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St Helena, Ascension and Tristan da Cunha - A view from our expert author


St Helena, Ascension and Tristan da Cunha

St Helena is a bit like a mosaic: each piece forms an important part of the whole.

St Helena, Ascension and Tristan da Cunha

It might be remote, but it has more than enough to enthrall the traveller.

St Helena, Ascension and Tristan da Cunha

This tiny vestige of the British Empire has all the feel of an enchanted isle. But what enchantment!

St Helena, Ascension and Tristan da Cunha

The very things that make St Helena special are not going to change overnight – it’s not a place to be hurried.

On a map, the remote islands of St Helena, Ascension and Tristan da Cunha appear to be mere specks in the ocean – but they have much to enthrall the intrepid traveller.

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Hiking, history and he cabbages: St Helena offers an alluring mix of holiday attractions, but none so great as the sheer grandeur of an island that was wrought from not just one but two huge volcanic eruptions.  For dramatic spectacle, it is hard to beat. Dark cliffs soar straight up from sea level, giving no hint of the landscape imprisoned within: lush valleys, high peaks clothed with extraordinary endemic plants, rolling hills dotted with cows, bleak, barren rock carved over millennia by wind and rain.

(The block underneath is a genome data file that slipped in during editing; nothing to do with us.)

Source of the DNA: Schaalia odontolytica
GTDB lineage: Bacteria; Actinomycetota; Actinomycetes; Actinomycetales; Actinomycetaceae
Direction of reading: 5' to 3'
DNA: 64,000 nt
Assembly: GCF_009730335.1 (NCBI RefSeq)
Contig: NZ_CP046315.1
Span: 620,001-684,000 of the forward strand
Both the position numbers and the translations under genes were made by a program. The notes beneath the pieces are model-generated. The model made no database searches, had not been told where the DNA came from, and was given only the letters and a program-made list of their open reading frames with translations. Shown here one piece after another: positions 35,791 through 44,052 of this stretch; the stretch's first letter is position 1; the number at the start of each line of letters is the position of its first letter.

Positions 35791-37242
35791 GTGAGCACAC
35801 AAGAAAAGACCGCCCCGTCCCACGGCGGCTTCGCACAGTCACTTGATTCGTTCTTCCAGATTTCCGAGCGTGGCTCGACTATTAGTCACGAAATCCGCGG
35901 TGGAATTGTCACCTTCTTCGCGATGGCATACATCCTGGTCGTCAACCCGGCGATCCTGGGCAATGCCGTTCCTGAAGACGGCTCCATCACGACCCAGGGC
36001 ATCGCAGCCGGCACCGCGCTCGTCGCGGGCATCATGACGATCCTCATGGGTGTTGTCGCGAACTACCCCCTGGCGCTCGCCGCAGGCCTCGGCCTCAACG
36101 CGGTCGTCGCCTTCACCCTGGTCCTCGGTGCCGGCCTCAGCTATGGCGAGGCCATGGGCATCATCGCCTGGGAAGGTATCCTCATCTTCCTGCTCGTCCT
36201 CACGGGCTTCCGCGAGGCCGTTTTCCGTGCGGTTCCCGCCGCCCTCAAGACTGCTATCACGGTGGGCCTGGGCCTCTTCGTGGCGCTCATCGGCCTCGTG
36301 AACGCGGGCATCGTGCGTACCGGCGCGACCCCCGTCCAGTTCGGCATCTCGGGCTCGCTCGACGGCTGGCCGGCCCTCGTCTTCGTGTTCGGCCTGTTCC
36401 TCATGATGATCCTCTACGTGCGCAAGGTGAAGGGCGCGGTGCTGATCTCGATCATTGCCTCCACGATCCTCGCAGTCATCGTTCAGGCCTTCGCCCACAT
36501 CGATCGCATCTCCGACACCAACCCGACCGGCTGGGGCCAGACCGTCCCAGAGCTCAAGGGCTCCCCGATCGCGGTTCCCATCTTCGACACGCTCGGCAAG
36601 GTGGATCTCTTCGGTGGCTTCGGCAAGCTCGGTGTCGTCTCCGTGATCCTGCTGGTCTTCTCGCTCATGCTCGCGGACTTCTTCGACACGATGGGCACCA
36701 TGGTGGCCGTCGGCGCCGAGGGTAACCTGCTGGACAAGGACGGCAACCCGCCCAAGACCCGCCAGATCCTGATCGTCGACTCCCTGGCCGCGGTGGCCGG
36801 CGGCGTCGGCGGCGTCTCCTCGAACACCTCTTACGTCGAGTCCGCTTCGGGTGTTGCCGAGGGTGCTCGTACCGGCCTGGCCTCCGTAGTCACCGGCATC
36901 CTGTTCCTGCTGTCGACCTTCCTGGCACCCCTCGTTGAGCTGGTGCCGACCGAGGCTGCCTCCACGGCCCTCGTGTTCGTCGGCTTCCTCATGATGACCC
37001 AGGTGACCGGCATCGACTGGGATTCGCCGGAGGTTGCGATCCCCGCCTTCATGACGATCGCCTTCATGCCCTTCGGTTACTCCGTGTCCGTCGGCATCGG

St Helena is not just an exceptional backdrop for walking, of course: you can spend hours swimming, diving, fishing or simply taking in the scenery. And don’t forget the wildlife:  dolphins are present year round; whale sharks put in an appearance in the summer months, and humpback whales during the winter. Then there are 500 years of history, from the Napoleonic years to the island’s role in the slave trade and the Boer War. And most important are the St Helenians themselves, a gentle people who genuinely welcome visitors who have made the effort to seek out their remote rock in the middle of the South Atlantic.

To complete your exploration of this outpost of the former British empire, don’t forget that it’s part of a trio that includes Ascension Island, 1,120km further north. And if this isn’t remote enough, Tristan da Cunha could offer just what you need for the ultimate escape.

Tricia Hayne, author of St Helena: the Bradt Travel Guide

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